The quest for inorganic fullerenes

Cite This

Files in this item

Files Size Format View

There are no files associated with this item.

PIETSCH, Susanne, Andreas DOLLINGER, Christoph H. STROBEL, Eun Ji PARK, Gerd GANTEFÖR, Hyun Ook SEO, Young Dok KIM, Juan-Carlos IDROBO, Stephen J. PENNYCOOK, 2015. The quest for inorganic fullerenes. In: Journal of Applied Physics. 118(13), 134302. ISSN 0021-8979. eISSN 1089-7550. Available under: doi: 10.1063/1.4932143

@article{Pietsch2015quest-32270, title={The quest for inorganic fullerenes}, year={2015}, doi={10.1063/1.4932143}, number={13}, volume={118}, issn={0021-8979}, journal={Journal of Applied Physics}, author={Pietsch, Susanne and Dollinger, Andreas and Strobel, Christoph H. and Park, Eun Ji and Ganteför, Gerd and Seo, Hyun Ook and Kim, Young Dok and Idrobo, Juan-Carlos and Pennycook, Stephen J.}, note={Article Number: 134302} }

2015-11-26T15:06:13Z Strobel, Christoph H. Pietsch, Susanne Pennycook, Stephen J. Dollinger, Andreas Strobel, Christoph H. Experimental results of the search for inorganic fullerenes are presented. Mo <sub>n</sub>S<sub>m</sub> <sup>−</sup> and W<sub>n</sub>S<sub>m</sub> − clusters are generated with a pulsed arc cluster ion source equipped with an annealing stage. This is known to enhance fullerene formation in the case of carbon. Analogous to carbon, the mass spectra of the metal chalcogenide clusters produced in this way exhibit a bimodal structure. The species in the first maximum at low mass are known to be platelets. Here, the structure of the species in the second maximum is studied by anion photoelectron spectroscopy, scanning transmission electron microscopy, and scanning tunneling microcopy. All experimental results indicate a two-dimensional structure of these species and disagree with a three-dimensional fullerene-like geometry. A possible explanation for this preference of two-dimensional structures is the ability of a two-element material to saturate the dangling bonds at the edges of a platelet by excess atoms of one element. A platelet consisting of a single element only cannot do this. Accordingly, graphite and boron might be the only materials forming nano-spheres because they are the only single element materials assuming two-dimensional structures. Ganteför, Gerd Idrobo, Juan-Carlos Seo, Hyun Ook Park, Eun Ji Idrobo, Juan-Carlos Park, Eun Ji Kim, Young Dok Dollinger, Andreas eng 2015 Kim, Young Dok Seo, Hyun Ook Pennycook, Stephen J. The quest for inorganic fullerenes 2015-11-26T15:06:13Z Pietsch, Susanne Ganteför, Gerd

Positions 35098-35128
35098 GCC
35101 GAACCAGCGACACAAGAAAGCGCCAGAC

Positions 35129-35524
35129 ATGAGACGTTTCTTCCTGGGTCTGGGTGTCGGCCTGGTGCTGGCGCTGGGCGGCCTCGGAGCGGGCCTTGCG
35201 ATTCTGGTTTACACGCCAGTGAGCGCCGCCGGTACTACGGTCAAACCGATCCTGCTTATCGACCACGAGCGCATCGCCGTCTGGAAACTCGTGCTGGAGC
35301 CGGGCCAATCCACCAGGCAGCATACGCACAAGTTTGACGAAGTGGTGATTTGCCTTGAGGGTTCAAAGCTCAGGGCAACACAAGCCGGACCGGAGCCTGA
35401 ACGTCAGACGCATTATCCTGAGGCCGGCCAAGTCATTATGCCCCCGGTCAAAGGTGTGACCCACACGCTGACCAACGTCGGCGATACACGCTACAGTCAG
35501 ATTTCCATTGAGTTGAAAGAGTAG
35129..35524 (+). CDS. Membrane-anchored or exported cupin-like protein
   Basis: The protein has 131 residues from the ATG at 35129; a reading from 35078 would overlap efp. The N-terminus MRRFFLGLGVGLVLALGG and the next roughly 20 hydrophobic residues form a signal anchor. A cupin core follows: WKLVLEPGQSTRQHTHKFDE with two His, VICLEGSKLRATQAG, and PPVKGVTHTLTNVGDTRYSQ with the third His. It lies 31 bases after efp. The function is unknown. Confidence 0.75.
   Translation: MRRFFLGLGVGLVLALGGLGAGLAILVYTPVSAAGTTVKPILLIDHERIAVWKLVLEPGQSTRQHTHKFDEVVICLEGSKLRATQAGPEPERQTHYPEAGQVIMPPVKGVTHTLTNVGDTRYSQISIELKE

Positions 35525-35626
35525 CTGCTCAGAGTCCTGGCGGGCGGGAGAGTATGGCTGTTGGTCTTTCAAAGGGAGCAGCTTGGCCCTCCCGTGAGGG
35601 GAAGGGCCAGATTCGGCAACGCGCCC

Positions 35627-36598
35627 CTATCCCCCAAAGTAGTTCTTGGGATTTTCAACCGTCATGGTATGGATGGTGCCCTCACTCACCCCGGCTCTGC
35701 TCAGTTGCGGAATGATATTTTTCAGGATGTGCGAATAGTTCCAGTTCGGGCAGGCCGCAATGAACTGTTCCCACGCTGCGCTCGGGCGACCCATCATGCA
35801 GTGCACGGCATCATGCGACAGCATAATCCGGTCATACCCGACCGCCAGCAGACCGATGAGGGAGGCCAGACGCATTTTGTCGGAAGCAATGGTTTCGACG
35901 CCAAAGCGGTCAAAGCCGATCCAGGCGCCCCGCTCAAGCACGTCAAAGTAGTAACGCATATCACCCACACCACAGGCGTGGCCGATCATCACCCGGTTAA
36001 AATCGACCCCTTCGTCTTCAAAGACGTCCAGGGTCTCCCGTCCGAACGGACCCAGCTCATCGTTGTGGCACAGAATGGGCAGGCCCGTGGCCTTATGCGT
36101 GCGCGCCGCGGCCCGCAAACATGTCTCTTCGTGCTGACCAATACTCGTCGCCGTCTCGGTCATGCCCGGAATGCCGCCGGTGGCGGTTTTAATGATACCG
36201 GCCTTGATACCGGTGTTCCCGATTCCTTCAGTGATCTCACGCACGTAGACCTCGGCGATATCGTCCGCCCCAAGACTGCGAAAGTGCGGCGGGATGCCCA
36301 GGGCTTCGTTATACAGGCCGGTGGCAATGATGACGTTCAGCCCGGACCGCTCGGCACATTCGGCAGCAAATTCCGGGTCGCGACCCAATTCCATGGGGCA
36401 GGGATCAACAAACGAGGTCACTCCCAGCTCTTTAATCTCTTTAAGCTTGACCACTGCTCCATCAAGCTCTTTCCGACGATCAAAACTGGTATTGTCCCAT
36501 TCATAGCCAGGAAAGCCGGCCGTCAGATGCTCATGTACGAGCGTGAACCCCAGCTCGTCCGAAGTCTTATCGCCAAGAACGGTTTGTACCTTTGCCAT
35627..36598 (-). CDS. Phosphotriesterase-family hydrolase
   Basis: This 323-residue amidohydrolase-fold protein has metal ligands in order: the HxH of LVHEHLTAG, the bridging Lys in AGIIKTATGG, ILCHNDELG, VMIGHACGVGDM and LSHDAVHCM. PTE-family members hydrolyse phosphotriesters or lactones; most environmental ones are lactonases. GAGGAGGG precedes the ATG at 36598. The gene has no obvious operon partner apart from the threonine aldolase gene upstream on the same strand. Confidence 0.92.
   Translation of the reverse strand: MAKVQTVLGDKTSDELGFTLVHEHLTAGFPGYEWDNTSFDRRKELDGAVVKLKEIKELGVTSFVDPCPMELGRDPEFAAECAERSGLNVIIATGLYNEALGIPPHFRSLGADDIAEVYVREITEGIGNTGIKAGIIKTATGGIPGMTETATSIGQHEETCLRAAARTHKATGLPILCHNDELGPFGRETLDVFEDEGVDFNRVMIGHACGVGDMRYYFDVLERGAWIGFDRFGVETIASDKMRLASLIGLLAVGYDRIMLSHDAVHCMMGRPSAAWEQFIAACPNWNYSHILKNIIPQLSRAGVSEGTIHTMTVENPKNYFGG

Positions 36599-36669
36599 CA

This item appears in the following Collection(s)

Search KOPS


My Account